Summer and Fall School Planning
Undoubtedly summer 2020 is going to look and feel different than any of us imagined. Accepting this new reality will continue to take tremendous mental and emotional resources for most of us in order to find balance, reframe with optimism, and plan accordingly. To cope with and manage the uncertainty, we need to focus our school planning — and life planning — in stages that feel reasonably manageable. For each family, it’s a unique discussion, requiring curated recommendations, which we can help to organize for you.
Families are at various stages of thinking and planning. Some families are well in the groove with distance learning, while other families feel like they’re just trying to hobble to the school year finish line. Some families are surely not returning to NYC this fall, while others still aren’t sure. Many families are actively thinking about Plans A, B, and C for the summer months while also thinking ahead to the next school year.
A huge variable impacting the next couple months is the status of summer day camps and sleepaway camps. At the high school and college level, many programs have already been canceled or moved online. Therefore, we’re actively helping our upper students to get situated with online alternatives, including courses, programs, independent study (e.g. virtual science labs and computer programming), and possible volunteer or internship opportunities. The summer camp situation for our preschool, elementary, middle, and high school students is one we’re closely monitoring. Notably, the American Camping Association is expected to share additional guidelines next week. We’re feeling more hopeful for well resourced sleepaway camps than day camps, but at best it’s likely to be a shorter camp season with many new protocols in place.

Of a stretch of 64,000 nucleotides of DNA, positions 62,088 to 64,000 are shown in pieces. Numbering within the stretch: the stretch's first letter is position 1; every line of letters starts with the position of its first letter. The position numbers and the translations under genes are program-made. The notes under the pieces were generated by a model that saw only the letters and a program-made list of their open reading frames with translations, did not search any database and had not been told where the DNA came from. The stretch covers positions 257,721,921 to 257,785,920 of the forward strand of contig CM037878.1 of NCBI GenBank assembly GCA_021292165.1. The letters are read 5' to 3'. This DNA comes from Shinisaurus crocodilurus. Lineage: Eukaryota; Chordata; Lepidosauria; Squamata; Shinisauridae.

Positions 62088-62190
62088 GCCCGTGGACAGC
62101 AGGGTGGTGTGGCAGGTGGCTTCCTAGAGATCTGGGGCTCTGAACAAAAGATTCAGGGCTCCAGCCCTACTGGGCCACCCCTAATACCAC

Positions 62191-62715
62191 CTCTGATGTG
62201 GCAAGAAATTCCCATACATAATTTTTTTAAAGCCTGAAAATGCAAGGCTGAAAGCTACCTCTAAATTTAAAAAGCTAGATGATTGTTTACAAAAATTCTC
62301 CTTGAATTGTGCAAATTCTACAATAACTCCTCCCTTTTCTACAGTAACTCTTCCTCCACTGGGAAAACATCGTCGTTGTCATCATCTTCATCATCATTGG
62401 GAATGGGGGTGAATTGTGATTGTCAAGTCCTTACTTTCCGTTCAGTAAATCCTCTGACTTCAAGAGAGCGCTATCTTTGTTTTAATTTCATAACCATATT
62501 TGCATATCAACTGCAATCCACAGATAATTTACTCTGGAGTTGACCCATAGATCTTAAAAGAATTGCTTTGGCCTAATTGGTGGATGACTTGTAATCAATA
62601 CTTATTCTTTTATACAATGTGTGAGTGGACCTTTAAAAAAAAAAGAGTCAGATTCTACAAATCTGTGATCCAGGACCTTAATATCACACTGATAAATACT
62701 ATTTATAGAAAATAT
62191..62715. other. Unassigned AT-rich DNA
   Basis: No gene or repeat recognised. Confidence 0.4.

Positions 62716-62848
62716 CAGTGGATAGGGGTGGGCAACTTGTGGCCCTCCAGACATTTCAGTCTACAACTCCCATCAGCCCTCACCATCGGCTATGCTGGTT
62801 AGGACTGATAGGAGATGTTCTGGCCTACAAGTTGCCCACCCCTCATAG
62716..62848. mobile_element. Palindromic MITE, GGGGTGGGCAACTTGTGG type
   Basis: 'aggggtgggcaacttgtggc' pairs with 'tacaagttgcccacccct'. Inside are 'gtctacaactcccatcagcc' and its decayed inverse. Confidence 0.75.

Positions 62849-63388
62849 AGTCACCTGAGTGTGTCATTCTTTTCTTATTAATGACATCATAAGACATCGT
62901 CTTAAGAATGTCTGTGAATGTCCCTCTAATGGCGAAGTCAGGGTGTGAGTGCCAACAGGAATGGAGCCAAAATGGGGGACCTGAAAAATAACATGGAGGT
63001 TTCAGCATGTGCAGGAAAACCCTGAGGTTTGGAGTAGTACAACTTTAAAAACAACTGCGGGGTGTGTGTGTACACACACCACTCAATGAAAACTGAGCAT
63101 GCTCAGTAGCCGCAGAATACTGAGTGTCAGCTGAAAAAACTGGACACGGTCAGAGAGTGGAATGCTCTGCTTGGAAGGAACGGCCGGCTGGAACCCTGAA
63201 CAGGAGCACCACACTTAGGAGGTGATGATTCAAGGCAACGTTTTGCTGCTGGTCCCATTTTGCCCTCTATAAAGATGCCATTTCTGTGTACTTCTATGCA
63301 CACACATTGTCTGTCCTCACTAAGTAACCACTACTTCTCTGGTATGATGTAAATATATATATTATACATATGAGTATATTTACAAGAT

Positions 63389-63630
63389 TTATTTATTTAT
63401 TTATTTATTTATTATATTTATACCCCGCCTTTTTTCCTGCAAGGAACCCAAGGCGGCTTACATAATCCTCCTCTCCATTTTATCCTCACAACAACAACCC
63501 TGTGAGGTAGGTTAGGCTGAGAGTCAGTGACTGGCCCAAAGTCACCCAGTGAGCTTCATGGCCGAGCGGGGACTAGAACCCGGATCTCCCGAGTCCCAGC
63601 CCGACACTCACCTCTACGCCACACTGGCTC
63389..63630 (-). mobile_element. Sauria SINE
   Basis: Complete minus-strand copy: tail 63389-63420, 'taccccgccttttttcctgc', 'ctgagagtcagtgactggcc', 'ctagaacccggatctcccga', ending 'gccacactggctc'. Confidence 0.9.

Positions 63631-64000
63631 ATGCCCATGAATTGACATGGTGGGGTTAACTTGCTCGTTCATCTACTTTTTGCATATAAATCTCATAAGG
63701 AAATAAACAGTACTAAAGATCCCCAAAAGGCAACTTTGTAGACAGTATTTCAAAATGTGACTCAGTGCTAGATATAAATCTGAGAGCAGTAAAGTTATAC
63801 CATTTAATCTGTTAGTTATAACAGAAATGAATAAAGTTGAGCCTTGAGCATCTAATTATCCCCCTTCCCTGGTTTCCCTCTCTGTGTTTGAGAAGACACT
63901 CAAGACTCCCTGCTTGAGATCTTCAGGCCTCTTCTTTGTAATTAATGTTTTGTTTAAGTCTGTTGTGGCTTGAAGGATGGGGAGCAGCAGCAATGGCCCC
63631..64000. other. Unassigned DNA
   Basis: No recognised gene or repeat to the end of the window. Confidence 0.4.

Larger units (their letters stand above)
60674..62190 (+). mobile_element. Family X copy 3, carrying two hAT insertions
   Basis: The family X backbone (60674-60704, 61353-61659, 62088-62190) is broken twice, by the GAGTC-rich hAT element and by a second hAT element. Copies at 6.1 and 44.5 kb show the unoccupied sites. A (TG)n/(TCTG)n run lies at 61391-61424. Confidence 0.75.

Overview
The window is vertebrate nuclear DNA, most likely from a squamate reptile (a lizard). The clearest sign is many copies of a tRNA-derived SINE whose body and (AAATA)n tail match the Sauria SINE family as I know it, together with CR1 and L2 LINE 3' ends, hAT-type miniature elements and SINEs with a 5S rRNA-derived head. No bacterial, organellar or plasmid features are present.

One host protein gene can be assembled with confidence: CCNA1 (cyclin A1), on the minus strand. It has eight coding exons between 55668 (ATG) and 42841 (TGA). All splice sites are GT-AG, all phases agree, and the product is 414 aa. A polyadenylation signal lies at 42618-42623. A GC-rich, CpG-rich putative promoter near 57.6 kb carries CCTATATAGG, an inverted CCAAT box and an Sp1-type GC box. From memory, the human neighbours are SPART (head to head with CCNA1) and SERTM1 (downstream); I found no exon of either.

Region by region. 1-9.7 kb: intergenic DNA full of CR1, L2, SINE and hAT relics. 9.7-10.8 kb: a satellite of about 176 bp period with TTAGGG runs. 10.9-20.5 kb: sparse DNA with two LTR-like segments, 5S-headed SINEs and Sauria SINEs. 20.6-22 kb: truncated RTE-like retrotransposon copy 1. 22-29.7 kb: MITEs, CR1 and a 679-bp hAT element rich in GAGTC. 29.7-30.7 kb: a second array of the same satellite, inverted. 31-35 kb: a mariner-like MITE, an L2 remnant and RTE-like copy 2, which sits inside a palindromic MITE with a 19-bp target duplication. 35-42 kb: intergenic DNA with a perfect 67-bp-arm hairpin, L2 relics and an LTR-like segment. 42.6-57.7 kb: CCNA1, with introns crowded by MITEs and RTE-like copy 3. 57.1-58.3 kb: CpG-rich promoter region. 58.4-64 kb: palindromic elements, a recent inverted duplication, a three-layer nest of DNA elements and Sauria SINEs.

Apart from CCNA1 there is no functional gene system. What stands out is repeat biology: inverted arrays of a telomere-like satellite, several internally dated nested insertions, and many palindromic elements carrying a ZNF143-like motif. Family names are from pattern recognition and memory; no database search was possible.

Like families, schools, too, are in contingency planning mode. Ready to pivot in any number of ways, schools are contemplating a variety of options depending on evolving circumstances. School leadership is wrestling with these questions and others: Will school resume normally in September? Might students return in half groups with alternate timing? Might younger students return before older students? Will some students return but not others, thus creating a need for hybrid instruction both remotely and in-person? How do we maintain rigor and expectations? How do we maintain community? How do we manage enrollment?